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 Today's Take:  NCR's daily Web column
Each weekday over the course of a week, a member of the NCR staff offers a commentary on one or more topics in the news.  It's our way of introducing you to some of the people carrying out the NCR mission of faith and justice based journalism.

April 28, 2003
Vol. 1, No. 16




global perspective The Children of War

by Pat Morrison, managing editor of NCR

A few weeks ago I was driving some new neighbors to the grocery store. There's currently a detour on the major street we usually take; a road improvement project is underway. As we rounded a heap of jack-hammered asphalt chunks piled next to the roadway and passed a couple of earthmovers, I explained that this would normally be just a quick trip south, but "it takes a little longer now because the road is out."

Just then, a tiny voice from the back seat came over my left shoulder. It was the family's youngest daughter, who's 6.

"Did they bomb the road?" asked the small voice, softly.

I felt a lump rise in my throat.

"No, honey. They're just making a nice, big road."

With 24/7 TV coverage of the bombing of Iraq being played out before young and impressionable eyes, such a question would be understandable from any American first-grader.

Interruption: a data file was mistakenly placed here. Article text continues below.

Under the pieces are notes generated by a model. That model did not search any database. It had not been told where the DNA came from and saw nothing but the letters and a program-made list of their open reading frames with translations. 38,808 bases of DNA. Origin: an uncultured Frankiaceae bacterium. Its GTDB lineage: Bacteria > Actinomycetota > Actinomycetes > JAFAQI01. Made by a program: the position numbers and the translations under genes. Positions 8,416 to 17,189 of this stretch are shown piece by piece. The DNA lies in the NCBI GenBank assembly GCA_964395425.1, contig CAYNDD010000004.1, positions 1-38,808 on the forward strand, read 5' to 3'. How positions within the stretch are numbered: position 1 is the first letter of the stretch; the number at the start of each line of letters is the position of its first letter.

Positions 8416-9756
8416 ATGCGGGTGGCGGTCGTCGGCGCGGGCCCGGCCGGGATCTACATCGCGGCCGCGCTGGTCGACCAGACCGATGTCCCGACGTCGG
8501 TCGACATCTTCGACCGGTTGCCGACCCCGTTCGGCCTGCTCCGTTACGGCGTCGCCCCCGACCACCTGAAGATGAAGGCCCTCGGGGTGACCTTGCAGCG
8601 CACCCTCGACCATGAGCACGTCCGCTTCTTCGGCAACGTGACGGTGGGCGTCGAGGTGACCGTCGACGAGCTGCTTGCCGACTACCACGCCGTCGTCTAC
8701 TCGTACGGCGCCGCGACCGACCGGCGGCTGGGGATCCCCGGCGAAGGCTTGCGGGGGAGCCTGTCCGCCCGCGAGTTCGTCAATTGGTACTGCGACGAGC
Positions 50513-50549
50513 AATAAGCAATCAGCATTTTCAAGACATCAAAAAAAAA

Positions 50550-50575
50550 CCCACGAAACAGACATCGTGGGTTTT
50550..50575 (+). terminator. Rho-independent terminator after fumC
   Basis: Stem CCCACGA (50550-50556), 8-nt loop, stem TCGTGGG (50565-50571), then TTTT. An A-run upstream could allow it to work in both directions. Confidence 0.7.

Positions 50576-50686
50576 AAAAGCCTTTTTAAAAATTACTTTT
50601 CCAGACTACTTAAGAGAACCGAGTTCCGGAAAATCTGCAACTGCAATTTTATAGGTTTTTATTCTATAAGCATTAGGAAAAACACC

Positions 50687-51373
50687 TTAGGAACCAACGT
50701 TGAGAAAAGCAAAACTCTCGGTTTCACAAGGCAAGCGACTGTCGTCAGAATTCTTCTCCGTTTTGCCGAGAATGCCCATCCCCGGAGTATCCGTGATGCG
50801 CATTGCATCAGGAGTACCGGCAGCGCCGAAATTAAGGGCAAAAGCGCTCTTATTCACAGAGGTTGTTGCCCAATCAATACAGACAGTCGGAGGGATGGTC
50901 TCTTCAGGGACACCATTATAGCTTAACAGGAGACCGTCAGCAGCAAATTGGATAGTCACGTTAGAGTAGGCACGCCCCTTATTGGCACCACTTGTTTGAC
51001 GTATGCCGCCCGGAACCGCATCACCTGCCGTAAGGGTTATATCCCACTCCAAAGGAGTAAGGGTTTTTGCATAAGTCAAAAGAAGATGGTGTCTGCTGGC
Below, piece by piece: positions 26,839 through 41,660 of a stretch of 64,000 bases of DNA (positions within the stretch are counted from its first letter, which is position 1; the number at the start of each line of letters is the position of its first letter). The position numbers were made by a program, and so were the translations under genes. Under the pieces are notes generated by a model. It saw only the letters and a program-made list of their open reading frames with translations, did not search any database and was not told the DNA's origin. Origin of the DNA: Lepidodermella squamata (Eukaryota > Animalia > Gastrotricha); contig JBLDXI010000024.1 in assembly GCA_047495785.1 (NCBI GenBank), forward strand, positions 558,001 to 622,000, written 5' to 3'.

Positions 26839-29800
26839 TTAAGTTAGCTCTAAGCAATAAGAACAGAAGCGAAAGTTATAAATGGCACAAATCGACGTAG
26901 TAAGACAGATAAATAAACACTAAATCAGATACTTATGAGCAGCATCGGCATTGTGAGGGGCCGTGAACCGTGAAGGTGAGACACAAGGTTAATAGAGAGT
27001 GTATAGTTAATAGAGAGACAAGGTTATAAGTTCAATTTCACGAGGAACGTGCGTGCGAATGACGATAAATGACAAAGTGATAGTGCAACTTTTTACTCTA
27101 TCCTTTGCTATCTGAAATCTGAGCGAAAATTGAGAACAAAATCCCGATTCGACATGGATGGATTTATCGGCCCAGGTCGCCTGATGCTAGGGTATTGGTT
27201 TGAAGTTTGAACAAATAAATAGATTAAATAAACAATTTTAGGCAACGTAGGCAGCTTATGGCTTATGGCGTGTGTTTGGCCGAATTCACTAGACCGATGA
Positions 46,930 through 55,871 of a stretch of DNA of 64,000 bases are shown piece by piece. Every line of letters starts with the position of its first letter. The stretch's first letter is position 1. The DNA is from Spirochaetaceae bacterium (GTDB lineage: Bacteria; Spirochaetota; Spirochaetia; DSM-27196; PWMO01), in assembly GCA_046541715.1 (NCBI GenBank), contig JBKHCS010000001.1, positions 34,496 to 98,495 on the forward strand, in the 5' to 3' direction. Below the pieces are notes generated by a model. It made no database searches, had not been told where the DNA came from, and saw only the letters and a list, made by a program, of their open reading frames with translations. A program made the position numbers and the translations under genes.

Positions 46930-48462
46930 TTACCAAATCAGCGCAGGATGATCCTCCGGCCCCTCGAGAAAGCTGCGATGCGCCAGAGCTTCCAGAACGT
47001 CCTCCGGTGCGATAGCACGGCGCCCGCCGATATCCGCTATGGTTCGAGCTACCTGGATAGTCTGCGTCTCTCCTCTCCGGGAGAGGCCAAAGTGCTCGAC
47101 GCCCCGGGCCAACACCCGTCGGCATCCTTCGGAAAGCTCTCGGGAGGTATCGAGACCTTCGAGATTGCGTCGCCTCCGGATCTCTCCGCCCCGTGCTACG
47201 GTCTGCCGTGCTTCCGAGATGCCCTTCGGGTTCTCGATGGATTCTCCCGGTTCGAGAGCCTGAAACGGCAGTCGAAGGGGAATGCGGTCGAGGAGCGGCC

What made it especially poignant was that the question came from a young Afghan refugee child whose family has just been resettled in Kansas City. At age 6, Fawzia has experienced nothing but war and violence - the first three years of her young life were spent in Afghanistan, where her father was murdered by the Taliban; the last three were in a refugee camp in Pakistan, where marauding clans frequently terrorized the camps.

For Fawzia - as for thousands of children around the world, from Afghanistan to Sudan, Belfast to Palestine - bombs and gunfire, destruction and death are everyday realities.

This child had no idea what it means to have road improvement, to beautify a neighborhood, to build something nice. Her experience was only of seeing things destroyed.

What was most troubling to me was that there was no overt fear in this little girl's voice as she asked, "Did they bomb the road?" It was asked as matter-of-factly as an American first-grader might ask if the school bus is coming.

When human beings grow up surrounded by terror, it too easily becomes internalized. Violence is seen as normal. People bomb roads, and other people. Houses are demolished, together with the families in them. People die, and with them their dreams.

When the United States and our allies have finished our noble work of liberating Iraq from Saddam Hussein's regime and hunting down Osama bin Laden in our quest to end terrorism, I wonder, will we dedicate the same time, the same commitment, the same amount of defense dollars to liberate the children of war from the terrors they have come to see as normal?

So as anticipation builds for our troops to return home and the tanks roll out and the humanitarian aid begins to trickle in, now is the time, isn't it, to ask: What will we do to "rebuild" the children of war?

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